(Government's Brief in Opposition filed March 22, 1993, p. 5.)
Contrary to the government's argument, the Ellender case is not on point. The Ellender court explicitly noted:
4. We need not reach the question of whether Ellender's prison record might be deemed to be exculpatory and express no opinion on the matter.
947 F.2d at 757 n. 4. Moreover, it was defendant Ellender's own prison record that defendant Ellender claimed the government refused to provide him, not government witnesses' positive drug test results or benefits received from the government by the government's witnesses.
Defendant Ellender in the Ellender case was obviously well aware of the existence of his own prison record. The defendants in the Burnside trial were, however, not aware, informed or apprised of any MCC records showing the unauthorized use of drugs by Evans or Harris. Nor were defense counsel informed of any of the undisclosed benefits bestowed by the government on its cooperating "El Rukn" inmate witnesses until after the Burnside trial had concluded. Furthermore, defense counsel did not know of the information because the government had taken steps to ensure that defense counsel would not know. The Ellender court based its holding on the principle that "where the defendant's own lack of reasonable diligence is the sole reason for not obtaining the pertinent material, there can be no Brady claim." 947 F.2d at 757 (citation omitted) (emphasis added). In this case, government suppression and obfuscation, not lack of diligence by defense counsel, is the reason defendants did not have the Brady and Giglio material the government had suppressed.
Also, in Ellender, a letter detailing the psychiatric treatment of a government witness, Doug Tull, who testified against a co-defendant of Ellender's, Swope, was not turned over to the defense at the trial. The court stated:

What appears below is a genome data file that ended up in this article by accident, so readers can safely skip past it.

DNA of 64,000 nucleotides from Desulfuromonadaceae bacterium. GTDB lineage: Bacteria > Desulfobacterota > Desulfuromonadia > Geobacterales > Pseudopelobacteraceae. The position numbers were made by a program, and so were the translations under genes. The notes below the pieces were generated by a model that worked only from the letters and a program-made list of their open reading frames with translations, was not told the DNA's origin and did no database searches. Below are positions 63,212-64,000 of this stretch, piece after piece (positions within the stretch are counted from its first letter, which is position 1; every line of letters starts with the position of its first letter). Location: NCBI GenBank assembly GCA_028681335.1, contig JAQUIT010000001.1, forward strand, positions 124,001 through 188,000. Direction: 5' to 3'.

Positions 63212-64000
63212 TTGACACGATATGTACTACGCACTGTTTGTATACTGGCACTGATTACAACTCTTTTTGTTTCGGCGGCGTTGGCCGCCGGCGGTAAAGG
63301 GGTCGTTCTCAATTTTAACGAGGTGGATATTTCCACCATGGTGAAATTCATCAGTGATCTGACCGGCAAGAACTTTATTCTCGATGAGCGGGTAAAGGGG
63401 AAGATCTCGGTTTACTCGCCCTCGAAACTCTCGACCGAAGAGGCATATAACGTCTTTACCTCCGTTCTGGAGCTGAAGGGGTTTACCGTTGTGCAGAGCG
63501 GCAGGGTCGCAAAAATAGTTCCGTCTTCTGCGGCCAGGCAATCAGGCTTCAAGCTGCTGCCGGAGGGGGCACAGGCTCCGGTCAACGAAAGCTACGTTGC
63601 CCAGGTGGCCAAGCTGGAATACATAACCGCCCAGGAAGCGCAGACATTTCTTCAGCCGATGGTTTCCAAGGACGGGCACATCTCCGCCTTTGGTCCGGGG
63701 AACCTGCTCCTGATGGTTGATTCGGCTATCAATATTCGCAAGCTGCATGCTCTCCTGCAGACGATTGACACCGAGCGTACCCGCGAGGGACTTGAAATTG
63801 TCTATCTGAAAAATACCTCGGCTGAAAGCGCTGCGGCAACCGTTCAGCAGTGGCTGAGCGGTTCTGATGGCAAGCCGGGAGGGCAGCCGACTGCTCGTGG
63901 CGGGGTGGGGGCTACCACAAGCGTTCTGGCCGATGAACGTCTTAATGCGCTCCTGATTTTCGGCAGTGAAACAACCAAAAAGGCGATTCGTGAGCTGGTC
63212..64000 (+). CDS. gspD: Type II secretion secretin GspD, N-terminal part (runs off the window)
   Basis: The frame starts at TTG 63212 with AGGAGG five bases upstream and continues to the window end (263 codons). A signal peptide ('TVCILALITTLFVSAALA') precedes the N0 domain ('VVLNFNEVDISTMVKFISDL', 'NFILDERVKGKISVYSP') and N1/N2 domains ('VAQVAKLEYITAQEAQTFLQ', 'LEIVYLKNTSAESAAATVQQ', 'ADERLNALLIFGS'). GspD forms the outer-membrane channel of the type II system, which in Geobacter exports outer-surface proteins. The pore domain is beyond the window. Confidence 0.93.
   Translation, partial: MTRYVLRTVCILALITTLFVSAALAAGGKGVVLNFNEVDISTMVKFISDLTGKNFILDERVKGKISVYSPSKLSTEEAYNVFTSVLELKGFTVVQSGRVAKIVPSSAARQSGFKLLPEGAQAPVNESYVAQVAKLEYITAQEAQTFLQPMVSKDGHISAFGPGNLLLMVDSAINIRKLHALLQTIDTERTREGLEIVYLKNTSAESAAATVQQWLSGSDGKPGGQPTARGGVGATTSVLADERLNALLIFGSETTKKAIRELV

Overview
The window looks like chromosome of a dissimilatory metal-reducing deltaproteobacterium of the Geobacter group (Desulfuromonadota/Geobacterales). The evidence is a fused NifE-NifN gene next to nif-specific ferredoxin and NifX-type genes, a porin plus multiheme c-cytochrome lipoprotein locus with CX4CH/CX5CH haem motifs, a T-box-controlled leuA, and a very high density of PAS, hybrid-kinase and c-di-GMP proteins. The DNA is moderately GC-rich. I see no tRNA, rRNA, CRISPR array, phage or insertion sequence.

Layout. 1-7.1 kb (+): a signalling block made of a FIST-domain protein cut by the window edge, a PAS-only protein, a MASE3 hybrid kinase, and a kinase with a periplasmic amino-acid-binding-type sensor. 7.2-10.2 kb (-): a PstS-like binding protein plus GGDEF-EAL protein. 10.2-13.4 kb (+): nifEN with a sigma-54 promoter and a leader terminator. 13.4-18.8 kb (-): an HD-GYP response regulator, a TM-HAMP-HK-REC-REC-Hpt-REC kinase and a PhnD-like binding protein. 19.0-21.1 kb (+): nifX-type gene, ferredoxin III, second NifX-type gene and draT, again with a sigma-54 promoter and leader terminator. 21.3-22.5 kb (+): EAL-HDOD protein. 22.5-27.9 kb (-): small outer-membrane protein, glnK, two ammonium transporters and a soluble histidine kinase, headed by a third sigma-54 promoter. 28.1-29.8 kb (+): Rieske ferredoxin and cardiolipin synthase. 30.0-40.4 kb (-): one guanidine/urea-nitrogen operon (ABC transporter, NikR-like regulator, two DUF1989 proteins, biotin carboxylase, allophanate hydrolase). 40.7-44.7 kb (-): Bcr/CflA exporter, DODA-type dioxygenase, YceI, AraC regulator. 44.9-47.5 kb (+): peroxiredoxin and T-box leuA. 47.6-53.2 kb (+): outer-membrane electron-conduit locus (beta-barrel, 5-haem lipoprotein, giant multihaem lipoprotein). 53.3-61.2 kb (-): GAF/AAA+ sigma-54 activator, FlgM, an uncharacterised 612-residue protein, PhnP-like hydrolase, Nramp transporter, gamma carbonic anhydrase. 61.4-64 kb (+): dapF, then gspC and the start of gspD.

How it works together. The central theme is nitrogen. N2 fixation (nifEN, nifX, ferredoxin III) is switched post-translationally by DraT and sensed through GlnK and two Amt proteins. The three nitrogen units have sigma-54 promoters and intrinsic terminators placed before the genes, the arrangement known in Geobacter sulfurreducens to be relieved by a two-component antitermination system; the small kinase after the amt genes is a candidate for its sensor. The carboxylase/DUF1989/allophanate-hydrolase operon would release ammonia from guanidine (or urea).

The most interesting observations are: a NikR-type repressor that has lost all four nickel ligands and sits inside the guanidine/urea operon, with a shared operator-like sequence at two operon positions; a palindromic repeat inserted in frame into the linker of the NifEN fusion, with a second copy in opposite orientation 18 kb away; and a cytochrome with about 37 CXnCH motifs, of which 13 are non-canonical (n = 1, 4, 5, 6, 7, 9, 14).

The government contends that any failure to disclose this letter did not prejudice Swope because he could still discredit Tull through cross-examination. This letter qualifies as impeachment material and therefore Brady required the government to disclose it to Swope.
947 F.2d at 757.
The Fifth Circuit in Ellender went on to note that the government's failure to disclose the psychiatrist's letter did not necessitate a new trial because the letter was not material, and because the defendant "knew of Tull's psychiatric treatment and could have raised this issue on cross-examination." Id.
As in Ellender, the undisclosed information as to the drug use by and benefits bestowed upon certain of the government's "El Rukn" inmate witnesses was impeaching information the government was required to disclose. Unlike the Ellender case, however, neither the defendants in the Burnside trial nor this court were aware or apprised of the impeaching information which had been suppressed by government counsel. Moreover, in contrast to the Ellender case, the government here took affirmative steps to prevent the defendants from obtaining the materials. Defense counsels' not specifically seeking that material by subpoena, therefore, does not excuse the government's concealment and misrepresentations.
(b) The Brady Material Was Not Available From the "Public Record"
Initially, it should be noted that each of the defendants' counsel in the Burnside trial were court-appointed and reimbursed for their time and expenses under the Criminal Justice Act ("CJA") program in the district court. Defense counsel in the Burnside trial did not monitor all the preceding "El Rukn" trials and were not expected to do so. The efficient use of Criminal Justice Act funds to pay and reimburse defense counsel is a very practical reason why our system of justice should require the government's counsel to provide the Brady and Giglio information to defense counsel rather than have defense counsel use their time and the sparse CJA funds to try to gather information favorable to the defense which is already in the government counsel's possession.
Moreover, contrary to the government's arguments, although the Defense Exhibit Mildner Memorandum was put into evidence in the Andrews case before Judge Conlon, it was not available to defense counsel in the Burnside trial for the following reasons.
First, AUSA Hogan intentionally did not provide the 1991 'Mildner Memorandum' nor the part of the Andrews trial transcript dealing with the 'Mildner Memorandum" to the Burnside defense counsel (H. 16; 143)